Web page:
American Journal of Transplantation 03/2006; 6(2):281-91. · 6.19 Impact Factor
  • Kevin J O'Connor, Francis L Delmonico
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    ABSTRACT: Kidney transplantation confers a survival advantage for patients with end-stage renal disease (ESRD) when compared to dialysis and improves the quality of life in a cost-effective manner. Currently there are more than 60,000 patients on the U.S. waiting list for kidney transplantation. In 2004, 16,879 kidney transplants, including 880 simultaneous kidney and pancreas transplants, were performed in this country. Recent strategies for increasing the supply of kidneys hold promise, such as systematic programs designed to improve consent rates for deceased donor organ procurement. Efforts to increase donation after cardiac death (DCD) have been highly successful and now account for more than 5% of all deceased organ donors. Transplantation of kidneys from DCD donors yields 1-year graft and patient survival rates equivalent to kidneys from brain-dead donors. Expanded criteria donor (ECD) kidneys from donors > or = 60 years of age (or donors age 50-59 years with certain comorbidities) confer a survival benefit for end-stage renal disease (ESRD) patients compared to remaining on dialysis on the waiting list. The number of live donor kidney transplants, both from biologically related and unrelated donors, is increasing. Paired live donor kidney transplants provide yet another transplantation opportunity for ESRD patients with willing but incompatible (by ABO or direct antibody) living donors.
    Seminars in Dialysis 01/2005; 18(6):460-2. · 2.25 Impact Factor
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    ABSTRACT: Liver allocation remains problematic because current policy prioritizes status 2B or 3 patients by waiting time rather than medical urgency. On February 21, 2000, we implemented a variance to the United Network for Organ Sharing liver allocation policy that redefined status 2A by much more rigid, definable criteria and prioritized status 2B patients by using a continuous medical urgency score based on the Child-Turcotte-Pugh score and other medical conditions. In this system, waiting time is used only to differentiate status 2B candidates with equal medical urgency scores. Comparing the 6-month period (period 1; n = 67) before implementation of this system to the 6-month period after implementation (period 2; n = 75), there was a significant reduction in the number of transplantations performed for patients listed as status 2A (46.3% to 14.7%; P =.002) and an increase in the number of patients listed as status 2B who received transplants (44.8% to 70.7%; P =.10). Most dramatically, there was a 37.1% reduction in overall deaths on the waiting list from 94 deaths in period 1 to 62 deaths in period 2 (P =.005), with the most significant reduction for patients removed from this list at status 2B (52 v 18 patients; P =.04). There were 3 postoperative deaths in each period, with only 1 graft lost in period 2. Status 2B patients with the greatest degree of medical urgency received transplants without multiple peer reviews requesting elevation to 2A status. We conclude that a continuous medical urgency score system allocates donor livers much more fairly to those in medical need and reduces waiting list mortality without sacrificing efficacy.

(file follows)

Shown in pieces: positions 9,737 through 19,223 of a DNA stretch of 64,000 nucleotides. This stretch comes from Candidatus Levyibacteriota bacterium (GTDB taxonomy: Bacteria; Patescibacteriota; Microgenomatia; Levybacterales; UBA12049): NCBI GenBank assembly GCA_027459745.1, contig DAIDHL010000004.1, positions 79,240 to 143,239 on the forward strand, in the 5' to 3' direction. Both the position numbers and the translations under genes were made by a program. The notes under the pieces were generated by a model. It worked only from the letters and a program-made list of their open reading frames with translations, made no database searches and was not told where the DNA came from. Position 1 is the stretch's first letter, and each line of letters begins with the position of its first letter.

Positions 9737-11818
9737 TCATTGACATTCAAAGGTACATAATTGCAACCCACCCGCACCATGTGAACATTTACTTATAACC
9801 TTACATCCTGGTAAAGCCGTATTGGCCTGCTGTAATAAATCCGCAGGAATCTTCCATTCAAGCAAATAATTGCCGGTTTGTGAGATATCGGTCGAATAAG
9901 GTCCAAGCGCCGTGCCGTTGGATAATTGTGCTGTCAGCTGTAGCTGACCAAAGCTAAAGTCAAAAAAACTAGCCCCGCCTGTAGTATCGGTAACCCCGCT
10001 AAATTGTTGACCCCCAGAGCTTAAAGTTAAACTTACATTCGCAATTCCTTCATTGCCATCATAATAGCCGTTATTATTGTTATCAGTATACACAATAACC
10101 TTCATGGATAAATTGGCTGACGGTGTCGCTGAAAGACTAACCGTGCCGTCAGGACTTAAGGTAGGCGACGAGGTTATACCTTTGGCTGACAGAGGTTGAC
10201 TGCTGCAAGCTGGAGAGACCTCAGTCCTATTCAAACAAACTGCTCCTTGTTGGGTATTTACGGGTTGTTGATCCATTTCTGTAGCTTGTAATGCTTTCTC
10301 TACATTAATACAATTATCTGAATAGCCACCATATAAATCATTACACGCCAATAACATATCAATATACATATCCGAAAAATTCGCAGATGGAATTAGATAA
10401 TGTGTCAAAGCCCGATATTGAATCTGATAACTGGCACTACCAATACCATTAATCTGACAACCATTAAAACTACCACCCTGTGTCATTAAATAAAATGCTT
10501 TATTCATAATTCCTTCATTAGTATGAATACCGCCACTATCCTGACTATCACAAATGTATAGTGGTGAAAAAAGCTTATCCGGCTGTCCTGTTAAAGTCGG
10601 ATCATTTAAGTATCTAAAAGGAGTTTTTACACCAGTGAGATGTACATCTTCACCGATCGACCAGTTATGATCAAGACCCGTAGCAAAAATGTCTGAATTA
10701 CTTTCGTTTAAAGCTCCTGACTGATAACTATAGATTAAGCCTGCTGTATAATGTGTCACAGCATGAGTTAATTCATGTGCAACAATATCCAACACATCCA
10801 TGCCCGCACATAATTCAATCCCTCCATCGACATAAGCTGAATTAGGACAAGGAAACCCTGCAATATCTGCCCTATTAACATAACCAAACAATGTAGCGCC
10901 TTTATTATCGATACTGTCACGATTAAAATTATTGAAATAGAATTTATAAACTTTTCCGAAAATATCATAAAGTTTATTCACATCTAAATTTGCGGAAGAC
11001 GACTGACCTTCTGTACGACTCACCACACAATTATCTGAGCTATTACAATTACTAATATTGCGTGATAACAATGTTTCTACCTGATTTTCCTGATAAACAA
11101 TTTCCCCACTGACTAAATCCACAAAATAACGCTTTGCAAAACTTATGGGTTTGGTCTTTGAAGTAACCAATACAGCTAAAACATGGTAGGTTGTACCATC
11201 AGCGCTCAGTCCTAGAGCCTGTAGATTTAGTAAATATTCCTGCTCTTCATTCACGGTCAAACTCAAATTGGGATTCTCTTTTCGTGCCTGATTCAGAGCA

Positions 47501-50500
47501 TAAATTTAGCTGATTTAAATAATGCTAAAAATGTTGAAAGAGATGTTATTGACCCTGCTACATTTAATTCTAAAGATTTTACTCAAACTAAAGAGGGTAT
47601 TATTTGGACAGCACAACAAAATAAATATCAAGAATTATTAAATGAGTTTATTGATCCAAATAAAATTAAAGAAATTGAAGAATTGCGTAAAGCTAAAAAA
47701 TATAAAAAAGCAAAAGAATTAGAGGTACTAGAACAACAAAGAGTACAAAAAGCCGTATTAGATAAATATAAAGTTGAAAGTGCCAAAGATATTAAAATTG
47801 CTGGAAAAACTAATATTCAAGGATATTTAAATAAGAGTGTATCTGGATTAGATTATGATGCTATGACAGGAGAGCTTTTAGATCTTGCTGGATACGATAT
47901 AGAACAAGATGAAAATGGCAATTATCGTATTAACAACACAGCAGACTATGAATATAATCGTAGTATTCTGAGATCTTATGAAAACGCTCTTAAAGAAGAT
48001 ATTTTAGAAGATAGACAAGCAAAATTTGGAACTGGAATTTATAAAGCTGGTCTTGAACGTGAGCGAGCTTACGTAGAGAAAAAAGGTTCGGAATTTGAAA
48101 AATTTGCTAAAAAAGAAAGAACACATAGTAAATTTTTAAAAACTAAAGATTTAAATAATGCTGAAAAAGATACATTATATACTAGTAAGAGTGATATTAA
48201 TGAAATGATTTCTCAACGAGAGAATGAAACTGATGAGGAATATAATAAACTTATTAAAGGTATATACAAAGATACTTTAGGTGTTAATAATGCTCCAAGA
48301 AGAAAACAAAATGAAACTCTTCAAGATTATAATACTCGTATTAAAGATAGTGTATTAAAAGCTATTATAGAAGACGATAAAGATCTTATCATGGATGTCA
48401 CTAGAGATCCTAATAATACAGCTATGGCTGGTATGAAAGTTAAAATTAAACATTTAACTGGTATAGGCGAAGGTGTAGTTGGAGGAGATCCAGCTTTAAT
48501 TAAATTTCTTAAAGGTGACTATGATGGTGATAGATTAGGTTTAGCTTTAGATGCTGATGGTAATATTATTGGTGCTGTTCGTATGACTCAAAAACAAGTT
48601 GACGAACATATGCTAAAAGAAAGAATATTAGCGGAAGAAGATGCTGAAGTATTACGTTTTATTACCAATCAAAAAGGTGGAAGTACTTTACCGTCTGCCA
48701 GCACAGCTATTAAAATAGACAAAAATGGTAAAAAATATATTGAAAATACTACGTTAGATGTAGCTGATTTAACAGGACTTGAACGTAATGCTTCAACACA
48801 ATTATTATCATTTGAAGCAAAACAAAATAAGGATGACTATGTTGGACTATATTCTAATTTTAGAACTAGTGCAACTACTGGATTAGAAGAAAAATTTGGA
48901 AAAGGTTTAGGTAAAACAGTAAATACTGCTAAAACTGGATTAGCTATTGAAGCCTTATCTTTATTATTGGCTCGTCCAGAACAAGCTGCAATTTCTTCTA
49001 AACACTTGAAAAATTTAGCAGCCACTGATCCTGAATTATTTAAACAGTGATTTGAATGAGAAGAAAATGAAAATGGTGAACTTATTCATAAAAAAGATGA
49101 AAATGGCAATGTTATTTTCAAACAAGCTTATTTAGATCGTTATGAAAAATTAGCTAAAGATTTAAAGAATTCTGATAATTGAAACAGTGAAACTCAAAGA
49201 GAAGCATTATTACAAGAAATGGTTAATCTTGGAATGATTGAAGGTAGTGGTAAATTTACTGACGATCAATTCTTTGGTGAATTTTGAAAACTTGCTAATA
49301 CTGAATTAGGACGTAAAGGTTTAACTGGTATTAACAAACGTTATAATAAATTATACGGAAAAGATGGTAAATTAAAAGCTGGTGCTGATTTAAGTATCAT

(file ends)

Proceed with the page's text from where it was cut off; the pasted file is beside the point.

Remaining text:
Liver Transplantation 04/2001; 7(3):173-8. · 3.94 Impact Factor
  • Transplantation Proceedings 01/2001; 33(1-2):827-8. · 0.95 Impact Factor
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    ABSTRACT: Background. Transplantation of organs from donors who are bacteremic is controversial. We examined the outcome of recipients of solid organs from donors with bacteremia and/or fungemia at the time of organ recovery. Methods. All organ donors from a single organ procurement organization between January 1990 and December 1996 were retrospectively analyzed. We calculated rates of transmission from bacteremic or fungemic donors to their recipients and compared the graft and patient survival rates for recipients of these organs with those for recipients of organs from nonbacteremic donors. Results. There were 95 (5.1%) bacteremic donors from a total of 1775, from whom 212 recipients received organs. Forty-six (48%) of the bacteremic donors had pathogens in their blood. Among the 101 recipients of organs from these, no evidence of transmission could be documented. (0% transmission rate, 95% CI 0-3). The remaining 49 donors had either Staphylococcus epidermidis or other unlikely pathogens recovered from the blood. Examination of the 111 recipients of organs from these donors also found no evidence for transmission (0% transmission rate, 95% CI 0-3). Of the 212 recipients, 193 (91%) received a mean of 3.8±2.5 days of antibiotics postoperatively. The 30-day graft and patient survival for recipients of organs from bacteremic donors was not significantly different from recipients of organs from nonbacteremic donors (P=0.695 for patient survival, and P=0.310 for graft survival). Conclusions. Organs transplanted from bacteremic donors do not transmit bacterial infection or result in poorer outcomes. Use of organs from these donors could help increase organ availability.
    Transplantation 10/1999; 68(8):1107-1111. · 3.78 Impact Factor
  • Transplantation 01/1999; 67(7). · 3.78 Impact Factor
  • Transplantation Proceedings 01/1999; 31(1-2):353-5. · 0.95 Impact Factor
  • Kevin J. O'Connor, Francis L. Delmonico
    Transplantation Reviews. 01/1999; 13(1):52-54.
  • Transplantation 01/1998; 65(12). · 3.78 Impact Factor